Articles & research papers

Collaboration

Google’s Unwritten Rule for Team Collaboration

Google launched Project Aristotle, an internal research project studying Google teams to discover why some were superior collaborators.

Google has a known penchant for quantifying everything. Project Aristotle expected to find something quantifiable, like the optimal team size or the most productive structure for group meetings. But Project Aristotle hit the ultimate irony: the key to collaboration is not a quantifiable. In fact, it wasn’t even codified. The best teams don’t have a measurable, highly visible solution to collaboration—they have an unwritten social code.

In summary, be nice, listen to what others have to say and see how things could work. Let everyone speak equally and DON’T monopolize conversations.

Google’s Unwritten Rule for Team Collaboration

Download the Collective Action Toolkit by frog- Design Thinking in Simple Language

The Collective Action Toolkit (CAT) is a package of resources and activities that enable groups of people anywhere to organize, build trust, and collaboratively create solutions for problems impacting their community. The toolkit provides a dynamic framework that integrates knowledge and action to solve challenges. Designed to harness the benefits of group action and the power of open sharing, the activities draw on each participant’s strengths and perspectives as the group works to accomplish a common goal.

The toolkit emerged from frog’s collaboration with Nike Foundation/Girl Effect on a project where we explored the nature and value of connections for adolescent girls living in extreme poverty in the developing world. Pairing design research and skills development, frog worked with girls around the world to examine their communities and collectively devise solutions for the problems they faced. Inspired by the Girl Effect project, frog went on to create the Collective Action Toolkit to empower groups of change-makers everywhere.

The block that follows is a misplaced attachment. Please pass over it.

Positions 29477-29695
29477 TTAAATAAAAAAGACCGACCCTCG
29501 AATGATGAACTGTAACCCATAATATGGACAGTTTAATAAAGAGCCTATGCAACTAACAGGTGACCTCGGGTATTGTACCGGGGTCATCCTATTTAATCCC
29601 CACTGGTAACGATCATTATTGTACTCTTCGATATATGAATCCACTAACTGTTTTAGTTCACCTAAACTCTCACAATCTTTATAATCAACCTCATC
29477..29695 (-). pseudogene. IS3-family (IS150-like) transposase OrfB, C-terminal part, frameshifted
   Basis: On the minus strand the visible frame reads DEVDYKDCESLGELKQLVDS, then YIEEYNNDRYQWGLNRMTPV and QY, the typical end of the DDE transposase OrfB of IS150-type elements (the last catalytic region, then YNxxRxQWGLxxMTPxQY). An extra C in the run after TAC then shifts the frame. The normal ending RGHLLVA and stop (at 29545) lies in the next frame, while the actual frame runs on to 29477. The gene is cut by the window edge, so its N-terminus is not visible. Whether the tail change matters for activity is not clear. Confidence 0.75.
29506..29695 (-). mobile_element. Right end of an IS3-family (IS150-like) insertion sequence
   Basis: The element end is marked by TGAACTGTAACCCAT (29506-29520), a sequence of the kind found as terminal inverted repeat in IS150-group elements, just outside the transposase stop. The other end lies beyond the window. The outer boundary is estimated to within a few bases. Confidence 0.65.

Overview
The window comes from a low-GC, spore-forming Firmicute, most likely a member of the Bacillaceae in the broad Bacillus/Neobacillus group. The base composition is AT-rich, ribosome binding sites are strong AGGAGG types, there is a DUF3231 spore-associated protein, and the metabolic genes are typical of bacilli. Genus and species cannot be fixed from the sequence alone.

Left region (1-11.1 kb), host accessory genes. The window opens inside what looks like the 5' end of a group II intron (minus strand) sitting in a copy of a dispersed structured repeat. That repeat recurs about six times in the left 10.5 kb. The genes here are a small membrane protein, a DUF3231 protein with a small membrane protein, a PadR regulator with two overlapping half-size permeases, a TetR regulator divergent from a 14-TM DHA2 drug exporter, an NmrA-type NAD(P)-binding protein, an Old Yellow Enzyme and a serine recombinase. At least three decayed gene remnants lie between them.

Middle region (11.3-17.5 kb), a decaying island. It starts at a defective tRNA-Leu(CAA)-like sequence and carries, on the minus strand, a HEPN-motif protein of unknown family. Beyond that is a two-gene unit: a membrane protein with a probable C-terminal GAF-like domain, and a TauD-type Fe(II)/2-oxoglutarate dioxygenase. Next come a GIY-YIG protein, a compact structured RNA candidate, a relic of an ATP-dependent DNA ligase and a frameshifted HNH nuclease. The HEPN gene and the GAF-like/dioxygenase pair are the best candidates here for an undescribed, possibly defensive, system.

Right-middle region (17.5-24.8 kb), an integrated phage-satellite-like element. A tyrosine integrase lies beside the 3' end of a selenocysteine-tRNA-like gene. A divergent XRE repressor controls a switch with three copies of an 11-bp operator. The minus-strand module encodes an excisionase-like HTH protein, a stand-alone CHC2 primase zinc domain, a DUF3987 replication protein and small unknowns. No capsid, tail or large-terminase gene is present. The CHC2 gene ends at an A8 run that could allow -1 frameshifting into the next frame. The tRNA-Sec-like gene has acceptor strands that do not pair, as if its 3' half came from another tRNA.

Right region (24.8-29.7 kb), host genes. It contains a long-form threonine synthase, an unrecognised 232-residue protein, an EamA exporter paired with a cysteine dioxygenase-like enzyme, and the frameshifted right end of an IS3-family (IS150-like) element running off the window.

The CAT isn’t a rigid template for problem solving. It’s designed to be flexible and accessible, with an action map and activities arranged into six categories, from building a group, to imagining new ideas, to planning change. The toolkit challenges groups to move beyond discussion to action, continually clarifying their shared goals based on what they learn through the problem-solving process. The result is a holistic approach to help groups tackle issues in their communities.

Collective Action Toolkit

25 Brainstorming Techniques

Caught with a problem you cannot solve? Need new ideas and solutions? The process of brainstorming requires you to think out of the box that is keeping you in the problem.

The idea for this post was triggered by a question from a reader, who asked the author on her thoughts of the best brainstorming methods to achieve the best results. Because brainstorming is applicable to all kinds of contexts and there is no one size fits all method, she wrote a post on the different possible types of brainstorming techniques that can be used instead.

Here is a list of 25 brainstorming techniques. From this list, the best method for the issue being faced can be chosen and applied accordingly.

25 Brainstorming Tips

Dabbleboard

Use Dabbleboard as a whiteboard to think and communicate with others remotely.

Dabbleboard.